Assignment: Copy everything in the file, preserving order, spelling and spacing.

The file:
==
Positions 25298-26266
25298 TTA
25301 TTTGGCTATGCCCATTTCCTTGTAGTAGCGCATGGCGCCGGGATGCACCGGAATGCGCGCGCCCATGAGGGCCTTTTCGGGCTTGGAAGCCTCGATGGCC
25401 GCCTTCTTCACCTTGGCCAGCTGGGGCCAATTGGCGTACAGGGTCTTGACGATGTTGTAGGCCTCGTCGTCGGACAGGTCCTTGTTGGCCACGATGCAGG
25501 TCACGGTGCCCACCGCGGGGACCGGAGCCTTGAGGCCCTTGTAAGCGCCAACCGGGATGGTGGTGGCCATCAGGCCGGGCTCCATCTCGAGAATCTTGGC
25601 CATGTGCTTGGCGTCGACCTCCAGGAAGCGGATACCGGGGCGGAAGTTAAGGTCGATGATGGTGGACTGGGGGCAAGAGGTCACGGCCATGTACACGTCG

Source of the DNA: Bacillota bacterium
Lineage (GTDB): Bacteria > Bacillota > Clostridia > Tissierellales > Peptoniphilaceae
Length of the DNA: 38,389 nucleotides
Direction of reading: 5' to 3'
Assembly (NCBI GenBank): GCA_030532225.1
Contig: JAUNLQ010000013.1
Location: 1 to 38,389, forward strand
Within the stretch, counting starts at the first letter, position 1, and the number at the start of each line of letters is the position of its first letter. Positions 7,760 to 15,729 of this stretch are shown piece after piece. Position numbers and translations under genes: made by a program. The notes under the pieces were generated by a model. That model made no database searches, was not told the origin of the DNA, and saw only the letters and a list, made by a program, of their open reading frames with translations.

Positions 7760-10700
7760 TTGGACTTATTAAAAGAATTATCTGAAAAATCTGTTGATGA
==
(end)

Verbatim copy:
Positions 25298-26266
25298 TTA
25301 TTTGGCTATGCCCATTTCCTTGTAGTAGCGCATGGCGCCGGGATGCACCGGAATGCGCGCGCCCATGAGGGCCTTTTCGGGCTTGGAAGCCTCGATGGCC
25401 GCCTTCTTCACCTTGGCCAGCTGGGGCCAATTGGCGTACAGGGTCTTGACGATGTTGTAGGCCTCGTCGTCGGACAGGTCCTTGTTGGCCACGATGCAGG
25501 TCACGGTGCCCACCGCGGGGACCGGAGCCTTGAGGCCCTTGTAAGCGCCAACCGGGATGGTGGTGGCCATCAGGCCGGGCTCCATCTCGAGAATCTTGGC
25601 CATGTGCTTGGCGTCGACCTCCAGGAAGCGGATACCGGGGCGGAAGTTAAGGTCGATGATGGTGGACTGGGGGCAAGAGGTCACGGCCATGTACACGTCG

Source of the DNA: Bacillota bacterium
Lineage (GTDB): Bacteria > Bacillota > Clostridia > Tissierellales > Peptoniphilaceae
Length of the DNA: 38,389 nucleotides
Direction of reading: 5' to 3'
Assembly (NCBI GenBank): GCA_030532225.1
Contig: JAUNLQ010000013.1
Location: 1 to 38,389, forward strand
Within the stretch, counting starts at the first letter, position 1, and the number at the start of each line of letters is the position of its first letter. Positions 7,760 to 15,729 of this stretch are shown piece after piece. Position numbers and translations under genes: made by a program. The notes under the pieces were generated by a model. That model made no database searches, was not told the origin of the DNA, and saw only the letters and a list, made by a program, of their open reading frames with translations.

Positions 7760-10700
7760 TTGGACTTATTAAAAGAATTATCTGAAAAATCTGTTGATGA